Final Diagnosis -- Salivary Gland Mucoepidermoid Carcinoma





Mucoepidermoid carcinoma is a malignant glandular epithelial neoplasm composed of various proportions of mucous, epidermoid and intermediate cells with columnar, clear cell, and oncocytic features (5). It is the most common salivary gland tumor accounting for about 2% to 16% of all salivary gland tumors and 12% to 29% of all salivary gland malignancies (2, 4). More than half occur in major salivary glands with the parotid gland being most commonly affected at 45%. The incidence tends to peak at approximately the fourth decade, with a slight female predominance. It is also the most common salivary gland malignancy in childhood.

Mucoepidermoid carcinomas may exhibit varying degrees of differentiation and biologic behavior. Macroscopically, low-grade tumors are usually well-circumscribed and unencapsulated or partially encapsulated firm, cystic masses. Clinically, patients describe a slowly growing, painless swelling. High-grade tumors on the other hand, are poorly circumscribed, solid masses with infiltrative borders that may be fixed to adjacent tissues. Patients usually experience a rapidly enlarging, painful mass due to facial nerve involvement.

On gross examination, both solid and cystic areas may be apparent on cut section. Cystic spaces usually contain mucinous or hemorrhagic material and solid areas tend to be grayish-white or tan in color. Microscopically, epidermoid/squamous cells are polygonal in shape with copious eosinophilic cytoplasm and ovoid, vesicular nuclei. They form solid nests with intercellular bridging and infrequently present with individual cell keratinization which is only rarely identified in high grade tumors and areas of inflammation. Mucous cells have pale to slightly basophilic cytoplasm with compressed nuclei and frequently predominate in low-grade tumors. Mucin pools and /or a foreign body giant-cell reaction may occur if mucous secretions escape into adjacent tissues. Intermediate cells have a small, centrally located nucleus with scant cytoplasm and vary in size.

Various grading schemes have been proposed which include specific histologic features that have prognostic significance. Although histopathologic grading criteria still remains controversial, the Armed Forces Institute of Pathology (AFIP) scoring system is widely accepted and is based on five histologic features: intracystic component, neural invasion, necrosis, mitotic activity, and anaplsia (3) (Table 1). Cellular anaplasia is defined as nuclear pleomorphism, increased nuclear/cytoplasmic ratio, prominent or multiple nucleoli, and hyperchromasia. This scoring system is only applicable to parotid and minor salivary gland tumors and does not predict the outcome of submandibular gland neoplasms which have significant metastatic potential irrespective of histologic grade( 3, 1). However, Brandwein et al. noted that there is considerable grading disparity among skilled pathologists and the scoring criteria proposed by AFIP tend to downgrade mucoepidermoid carcinomas. Therefore, a modified grading schema to include additional criteria such as lymphovascular and bony invasion, as well as, the pattern of tumor invasion in the form of small nests/islands which enhances both predictability and reproducibility (Table 1).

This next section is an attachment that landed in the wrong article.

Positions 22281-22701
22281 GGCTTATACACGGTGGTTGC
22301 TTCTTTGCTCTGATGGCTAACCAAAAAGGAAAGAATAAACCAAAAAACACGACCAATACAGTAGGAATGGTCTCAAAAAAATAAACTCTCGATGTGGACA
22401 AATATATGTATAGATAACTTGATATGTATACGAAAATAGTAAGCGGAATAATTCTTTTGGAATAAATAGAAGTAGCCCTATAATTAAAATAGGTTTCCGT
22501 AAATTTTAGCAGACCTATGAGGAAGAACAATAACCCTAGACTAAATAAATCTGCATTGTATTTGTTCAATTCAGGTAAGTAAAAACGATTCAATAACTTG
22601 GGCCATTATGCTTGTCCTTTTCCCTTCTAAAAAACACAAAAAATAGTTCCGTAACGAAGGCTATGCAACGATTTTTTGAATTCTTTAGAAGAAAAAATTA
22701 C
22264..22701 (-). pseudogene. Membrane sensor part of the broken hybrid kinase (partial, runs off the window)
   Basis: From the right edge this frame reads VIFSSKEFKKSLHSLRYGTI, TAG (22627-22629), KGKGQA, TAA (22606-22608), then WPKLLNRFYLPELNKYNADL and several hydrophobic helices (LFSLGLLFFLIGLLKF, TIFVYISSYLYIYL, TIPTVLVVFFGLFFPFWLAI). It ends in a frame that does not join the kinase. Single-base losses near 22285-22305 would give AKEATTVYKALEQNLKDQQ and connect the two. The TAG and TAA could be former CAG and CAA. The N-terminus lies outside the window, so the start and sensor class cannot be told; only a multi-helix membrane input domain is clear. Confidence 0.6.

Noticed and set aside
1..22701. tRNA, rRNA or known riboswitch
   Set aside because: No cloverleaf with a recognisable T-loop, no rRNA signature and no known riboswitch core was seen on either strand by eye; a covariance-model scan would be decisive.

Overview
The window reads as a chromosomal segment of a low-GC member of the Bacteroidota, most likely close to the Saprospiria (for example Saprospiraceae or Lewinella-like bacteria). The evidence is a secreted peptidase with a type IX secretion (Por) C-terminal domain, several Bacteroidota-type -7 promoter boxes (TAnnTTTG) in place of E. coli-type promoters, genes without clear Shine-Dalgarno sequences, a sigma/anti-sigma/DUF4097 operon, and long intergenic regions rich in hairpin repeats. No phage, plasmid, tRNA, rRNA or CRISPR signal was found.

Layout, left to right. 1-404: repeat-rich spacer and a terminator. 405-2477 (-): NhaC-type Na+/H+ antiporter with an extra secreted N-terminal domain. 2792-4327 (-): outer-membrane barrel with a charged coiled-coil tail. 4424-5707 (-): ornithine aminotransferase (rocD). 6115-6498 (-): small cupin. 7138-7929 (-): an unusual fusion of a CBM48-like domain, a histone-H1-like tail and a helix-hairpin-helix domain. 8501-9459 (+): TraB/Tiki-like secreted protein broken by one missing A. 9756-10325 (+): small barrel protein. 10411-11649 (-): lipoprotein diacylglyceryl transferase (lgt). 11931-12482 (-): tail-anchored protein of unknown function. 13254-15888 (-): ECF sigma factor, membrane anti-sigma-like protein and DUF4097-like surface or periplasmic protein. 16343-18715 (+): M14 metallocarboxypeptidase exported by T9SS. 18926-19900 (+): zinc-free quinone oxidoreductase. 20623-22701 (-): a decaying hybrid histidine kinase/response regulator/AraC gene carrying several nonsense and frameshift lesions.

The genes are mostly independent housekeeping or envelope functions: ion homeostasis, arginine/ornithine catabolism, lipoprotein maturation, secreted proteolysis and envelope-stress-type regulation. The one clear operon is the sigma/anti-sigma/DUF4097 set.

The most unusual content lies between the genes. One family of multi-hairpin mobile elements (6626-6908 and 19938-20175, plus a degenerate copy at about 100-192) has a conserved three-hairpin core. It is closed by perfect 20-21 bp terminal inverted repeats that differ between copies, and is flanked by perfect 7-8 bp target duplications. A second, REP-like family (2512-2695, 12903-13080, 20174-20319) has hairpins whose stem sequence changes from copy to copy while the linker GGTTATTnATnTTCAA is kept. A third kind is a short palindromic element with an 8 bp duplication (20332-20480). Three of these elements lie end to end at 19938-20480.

Table 1: Mucoepidermoid carcinoma scoring system: AFIP vs. Brandwein
  Courtesy of Mayo Clinic, Joaquin J. Garcia MD

Well-differentiated glandular or cystic structures lined by a single layer of mucus-secreting cells are usually present in low-grade tumors. Small cystic spaces lined by predominantly columnar cells with adjacent solid areas of intermediate and epidermoid cells is characteristic of intermediate-grade tumors. Papillary cystic infoldings, focal invasion, mild cellular pleomorphism, and few mitotic figures may also be seen. Solid nests or sheets of cells composed of primarily epidermoid cells with a scant cystic component is common in high-grade tumors. They also exhibit obvious invasion, as well as, necrosis, marked cellular pleomorphism and increased mitoses.

Differential diagnosis: necrotizing sialometaplasia, pleomorphic adenoma, cystadenoma, squamous cell carcinoma and clear cell tumors.


  1. Auclair PL, Goode RK, Ellis GL. Mucoepidermoid carcinoma of intraoral salivary glands. Evaluation and application of grading criteria in 143 cases. Cancer 1992;69:2021-2030.
  2. Eveson JW, Cawson RA: Salivary gland tumours. A review of 2410 cases with particular reference to histological types, site, age and sex distribution. J Pathol 1985, 146:51-58.
  3. Goode RK, Auclair PL, Ellis GL. Mucoepidermoid carcinoma of the major salivary glands. Clinical and histopathologic analysis of 234 cases with evaluation of grading criteria. Cancer 1998;82:1217-1224.
  4. Goode RK, El-Naggar AK. Mucoepidermoid carcinoma (Head and Neck). In Barnes L, Eveson JW, Reichart P, Sidransky D, Pathology and genetics of Head and Neck Tumours. World Health Organization Classification of Tumours. Lyon: IARC press; 2005:219-220.
  5. Leon Barnes, Surgical Pathology of the Head and Neck 3rd edition. Informa Healthcare USA, Inc. New York, 2009.
  6. Spiro RH, Huvos AG, Berk R, et al. Mucoepidermoid carcinoma of salivary gland origin. Am J Surg 1978;136:461-468.
  7. Brandwein M, et al. Mucoepidermoid carcinoma. A clinicopathologic study of 80 patients with special reference to histological grading. Am J Surg Pathol 2001; 25:835-845

Contributed by Richard Freij, MD

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